A visit to Hospitalfield’s greenhouse has reminded me of how busy my summer months have been. How some of my ideas thrived, fruited and flowered. Things tend to slow down a bit in the winter. Yet like the gardener, an artist needs to take stock of achievements. I need to get my ‘greenhouse’ in order, plan new ideas and plant new seedling-ideas for spring.

copyright © Olsen 2018

‘Teacher, teacher, teacher’

“When we try to pick out anything by itself, we find it hitched to everything else in the Universe.” John Muir[1]

IMG_9278 2
Photo of John Muir, copyright © Olsen 2018

On the 30th of October 2018, I joined RSPB Scotland’s Miranda Shepard, at Quarrymill Woodland Park in Scone. As I walked along the woodland path I wondered what wildlife I would encounter. A flock of ‘excited-child-explores!’ They ran through the woodlands singing the Great Tit’s song. ‘Teacher, teacher, teacher’ echoed through the trees. The children under the guidance of the RSPB are studying four challenges to achieve the John Muir Award.

“Discover, Explore, Conserve, Share”

IMG_9286
Explorer Tracks, copyright © Olsen 2018

The sound in our natural environment is a symphony of sounds, an encounter full of experiences, feelings, and gestures. I intend to join Miranda on many more Quarrymill adventures. To observe a child’s experience of wild sounds. I wonder what they will hear? And will I find any in-between-ness here?

[1] John Muir Trust. (2018). Discover John Muir. Available: https://discoverjohnmuir.com/. Last accessed 1st Nov 2018.

In-Between Sound

“Listening to sound is where objectivity and subjectivity meet” [1]

In Voegelin book Listening to noise and silence, she discusses a liminal quality found in listening. She describes listening as an experience of our perception. The listener produces objectivity from the subjective listening position. Objective thought is what we take to be the objective world. For example a computer screen, the table etc. A subjective thought is what we take to be our narrative thinking or imagination. For example the thoughts you have while listening.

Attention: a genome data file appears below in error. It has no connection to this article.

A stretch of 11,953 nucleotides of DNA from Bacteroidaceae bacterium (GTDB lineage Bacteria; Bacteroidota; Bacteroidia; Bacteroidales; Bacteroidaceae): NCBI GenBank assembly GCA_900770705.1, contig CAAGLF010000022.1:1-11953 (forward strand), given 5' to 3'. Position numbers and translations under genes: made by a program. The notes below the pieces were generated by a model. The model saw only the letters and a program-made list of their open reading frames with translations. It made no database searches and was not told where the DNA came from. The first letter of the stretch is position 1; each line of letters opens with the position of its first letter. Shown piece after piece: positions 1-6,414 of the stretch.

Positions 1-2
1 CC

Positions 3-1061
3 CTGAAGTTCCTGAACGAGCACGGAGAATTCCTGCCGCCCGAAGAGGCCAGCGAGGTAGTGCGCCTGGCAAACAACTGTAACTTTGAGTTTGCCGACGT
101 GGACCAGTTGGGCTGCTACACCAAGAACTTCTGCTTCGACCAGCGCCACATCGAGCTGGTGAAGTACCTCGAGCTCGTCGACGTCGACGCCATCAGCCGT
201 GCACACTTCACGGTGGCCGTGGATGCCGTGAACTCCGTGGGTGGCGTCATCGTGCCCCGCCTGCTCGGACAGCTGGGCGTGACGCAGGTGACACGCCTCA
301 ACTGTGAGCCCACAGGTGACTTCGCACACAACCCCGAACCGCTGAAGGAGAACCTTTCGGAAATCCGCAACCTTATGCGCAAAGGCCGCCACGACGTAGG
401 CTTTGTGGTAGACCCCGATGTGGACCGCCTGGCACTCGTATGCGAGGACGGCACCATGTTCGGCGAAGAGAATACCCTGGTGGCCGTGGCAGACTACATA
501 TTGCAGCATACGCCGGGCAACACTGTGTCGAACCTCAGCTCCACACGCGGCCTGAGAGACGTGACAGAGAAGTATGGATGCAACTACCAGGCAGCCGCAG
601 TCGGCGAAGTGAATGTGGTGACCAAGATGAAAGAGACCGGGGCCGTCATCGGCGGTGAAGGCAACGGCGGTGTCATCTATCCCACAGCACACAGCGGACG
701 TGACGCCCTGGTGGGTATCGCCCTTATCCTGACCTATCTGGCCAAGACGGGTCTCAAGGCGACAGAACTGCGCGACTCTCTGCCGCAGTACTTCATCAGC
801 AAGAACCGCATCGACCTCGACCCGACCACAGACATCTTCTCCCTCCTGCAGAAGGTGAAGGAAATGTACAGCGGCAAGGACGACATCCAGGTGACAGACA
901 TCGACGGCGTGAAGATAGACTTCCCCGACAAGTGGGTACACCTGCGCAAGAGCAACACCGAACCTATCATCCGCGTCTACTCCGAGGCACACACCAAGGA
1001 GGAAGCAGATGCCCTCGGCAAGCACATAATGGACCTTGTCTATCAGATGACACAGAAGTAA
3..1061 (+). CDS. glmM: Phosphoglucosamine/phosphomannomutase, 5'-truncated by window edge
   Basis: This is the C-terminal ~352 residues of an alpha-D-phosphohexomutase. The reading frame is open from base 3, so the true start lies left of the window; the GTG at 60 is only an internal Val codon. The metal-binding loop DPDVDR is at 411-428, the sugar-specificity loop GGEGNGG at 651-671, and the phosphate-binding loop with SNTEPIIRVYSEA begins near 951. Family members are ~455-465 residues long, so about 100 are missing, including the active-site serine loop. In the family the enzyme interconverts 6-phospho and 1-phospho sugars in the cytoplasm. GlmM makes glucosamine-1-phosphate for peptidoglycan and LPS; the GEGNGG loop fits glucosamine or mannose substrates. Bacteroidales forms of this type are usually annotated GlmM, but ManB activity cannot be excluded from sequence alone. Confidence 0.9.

I consider listening to sound is an in-between experience. Sound can be activated as a disruption, or incursion, in-between the objective and subjective experience. We can describe this disruption as being in-between mind and matter.

A Sonic Reality of the In-betweencopyright © Olsen 2018

I have searched for In-between categories found in the audible world. In Asenjo book ‘In-between: an essay on categories, He believes contradictions should not be eliminated or modified as they provide “an ‘opportunity for a richer, two sided development of factual meaning[2].’

I consider soundscapes create an experience that opens up the possibilities of in-between-ness. Within an immersive soundscape, a dynamic interplay of in-between categories happens, for example, cause and event[3], objectivity and subjectivity and feelings in-between the strange and the familiar. The In-between categories found in sonic realities are not fixed points, for example; in-between presence and absence. Our perception moves or flows in-between these two points.

 

[1] Voegelin, S. 2010, Listening to noise and silence: Towards a philosophy of sound art. New York: Continuum International Publishing Group. P14

[2] Asenjo, F. G. (1988). In-between: an essay on categories, Center for Advanced Research in Phenomenology & University Press of America, Washington, D.C. P65

[3] Augoyard, J; Torgue, H. (2006). Sonic Experience. a Guide to Everyday Sounds.. Canada: McGill-Queen’s University Press.